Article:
What can You do if your Commercial Tenant wants to Leave?


Your tenant approaches you with the news that they have found a new tenant for your property and that they wish to vacate – quickly. Their business is not going as well as anticipated and they express concerns about being able to continue to pay rent. The prospective tenant is keen to move in and your tenant obviously keen to move on, with one eye on the deposit they provided in order to obtain the lease in the first place. Having found you a substitute tenant, your tenant is hoping you look favourably on their request, but as a landlord, you are keen to preserve the return on your investment. You wonder how best to approach the situation and whether you are under an obligation to agree to the assignment of the lease at all.

In this respect, the drafting of your commercial premises lease is of particular importance: the terms of the lease will dictate the approach you shall need to take. For instance, if the lease has an absolute prohibition on assignment, whether you allow your tenant to assign is ultimately at your discretion. However, chances are your tenant is permitted to assign but will be required to seek your consent, which you cannot unreasonably withhold. Even if your lease appears not to be subject to a requirement to act reasonably, it will nonetheless be implied by statute.  

​It is therefore important that on receipt of the application from your tenant you seek legal advice – and soon. There may be conditions stipulated in the lease which the tenant needs to fulfil and if left unfulfilled, you will not be unreasonably withholding consent. If those conditions have been met, you will need to consider their application a little more carefully: the time you take to respond is critical, whether to ask for further information or in giving your answer – the latter of which must be in writing. You nearly always need to consider the financial position of the prospective new tenant, which may not always be determined by their previous levels of profit, but you may also need to consider outstanding breaches of lease covenants and whether the prospective new tenant is in a position to remedy them.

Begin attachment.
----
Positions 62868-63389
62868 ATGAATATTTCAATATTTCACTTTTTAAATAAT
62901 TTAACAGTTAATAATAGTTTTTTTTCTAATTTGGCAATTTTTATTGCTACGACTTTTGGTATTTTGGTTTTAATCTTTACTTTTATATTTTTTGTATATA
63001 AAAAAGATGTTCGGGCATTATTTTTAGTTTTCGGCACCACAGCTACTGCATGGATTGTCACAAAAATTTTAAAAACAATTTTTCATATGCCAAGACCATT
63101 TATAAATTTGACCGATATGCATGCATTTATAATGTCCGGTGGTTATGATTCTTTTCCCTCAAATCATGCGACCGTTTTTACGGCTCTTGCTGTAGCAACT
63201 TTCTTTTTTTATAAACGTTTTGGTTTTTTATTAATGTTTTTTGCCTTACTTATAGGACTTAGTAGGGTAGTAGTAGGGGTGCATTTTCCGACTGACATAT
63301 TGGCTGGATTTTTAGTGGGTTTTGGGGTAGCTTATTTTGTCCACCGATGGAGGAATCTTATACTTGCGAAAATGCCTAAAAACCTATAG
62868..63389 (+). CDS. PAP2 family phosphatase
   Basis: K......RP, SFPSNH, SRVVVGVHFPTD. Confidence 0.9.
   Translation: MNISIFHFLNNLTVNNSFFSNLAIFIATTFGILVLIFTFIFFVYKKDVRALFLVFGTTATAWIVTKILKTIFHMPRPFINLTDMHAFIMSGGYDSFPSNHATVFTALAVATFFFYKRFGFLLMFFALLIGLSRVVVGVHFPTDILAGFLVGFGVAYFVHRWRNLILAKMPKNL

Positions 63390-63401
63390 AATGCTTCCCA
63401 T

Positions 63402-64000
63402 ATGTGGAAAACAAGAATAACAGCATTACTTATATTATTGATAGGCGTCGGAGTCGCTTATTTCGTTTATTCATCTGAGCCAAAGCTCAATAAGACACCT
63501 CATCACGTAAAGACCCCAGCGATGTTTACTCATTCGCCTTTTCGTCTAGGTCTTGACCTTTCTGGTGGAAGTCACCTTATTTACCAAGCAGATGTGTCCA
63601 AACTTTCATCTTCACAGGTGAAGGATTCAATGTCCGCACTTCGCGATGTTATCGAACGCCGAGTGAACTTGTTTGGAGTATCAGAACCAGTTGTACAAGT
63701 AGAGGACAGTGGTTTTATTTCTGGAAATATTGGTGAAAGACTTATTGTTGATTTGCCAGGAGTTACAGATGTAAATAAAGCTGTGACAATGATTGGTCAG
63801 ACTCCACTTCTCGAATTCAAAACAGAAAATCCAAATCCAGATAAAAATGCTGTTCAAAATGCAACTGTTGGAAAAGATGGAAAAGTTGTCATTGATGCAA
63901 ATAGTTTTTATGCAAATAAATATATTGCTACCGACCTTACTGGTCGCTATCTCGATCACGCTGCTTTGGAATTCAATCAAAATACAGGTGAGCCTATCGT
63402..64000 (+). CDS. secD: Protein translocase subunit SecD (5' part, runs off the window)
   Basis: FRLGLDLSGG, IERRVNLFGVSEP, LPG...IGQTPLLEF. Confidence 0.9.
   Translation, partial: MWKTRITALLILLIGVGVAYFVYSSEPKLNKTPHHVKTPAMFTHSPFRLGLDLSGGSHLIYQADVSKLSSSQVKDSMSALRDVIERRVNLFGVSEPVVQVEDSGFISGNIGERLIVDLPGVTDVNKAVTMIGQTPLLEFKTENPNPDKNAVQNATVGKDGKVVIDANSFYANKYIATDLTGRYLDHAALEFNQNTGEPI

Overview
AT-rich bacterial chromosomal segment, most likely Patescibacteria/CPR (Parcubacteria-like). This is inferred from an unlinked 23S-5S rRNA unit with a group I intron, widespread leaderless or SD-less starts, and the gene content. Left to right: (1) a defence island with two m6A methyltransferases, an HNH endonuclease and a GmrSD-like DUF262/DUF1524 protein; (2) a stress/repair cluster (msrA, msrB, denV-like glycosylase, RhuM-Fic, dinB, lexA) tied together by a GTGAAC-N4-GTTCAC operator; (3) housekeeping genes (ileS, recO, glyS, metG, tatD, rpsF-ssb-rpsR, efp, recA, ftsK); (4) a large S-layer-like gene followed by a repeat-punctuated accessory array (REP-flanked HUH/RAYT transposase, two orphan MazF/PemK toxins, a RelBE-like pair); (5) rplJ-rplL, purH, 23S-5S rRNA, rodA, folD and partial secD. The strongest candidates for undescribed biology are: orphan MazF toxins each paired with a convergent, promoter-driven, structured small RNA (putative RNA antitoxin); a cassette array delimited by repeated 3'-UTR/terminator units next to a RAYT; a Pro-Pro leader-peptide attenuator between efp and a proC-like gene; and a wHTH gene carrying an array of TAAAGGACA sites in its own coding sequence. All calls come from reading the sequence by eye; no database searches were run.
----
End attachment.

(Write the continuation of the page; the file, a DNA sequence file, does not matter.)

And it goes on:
Applications made to the landlord for consent to assign the lease will nearly always be made at the existing tenant’s cost, so there is very little reason not to instruct a firm of solicitors to assist you with the process. 


For further information and assistance on commercial property matters, please contact our Commercial Property Department for more information – call us or email by using the form to the right. This article was written by Ben Hersom, Solicitor at Pinney Talfourd LLP Solicitors. The contents of this article are for the purposes of general awareness only. They do not purport to constitute legal or professional advice. Specific legal advice should be taken on each individual matter. This article is based on the law as of October 2018.


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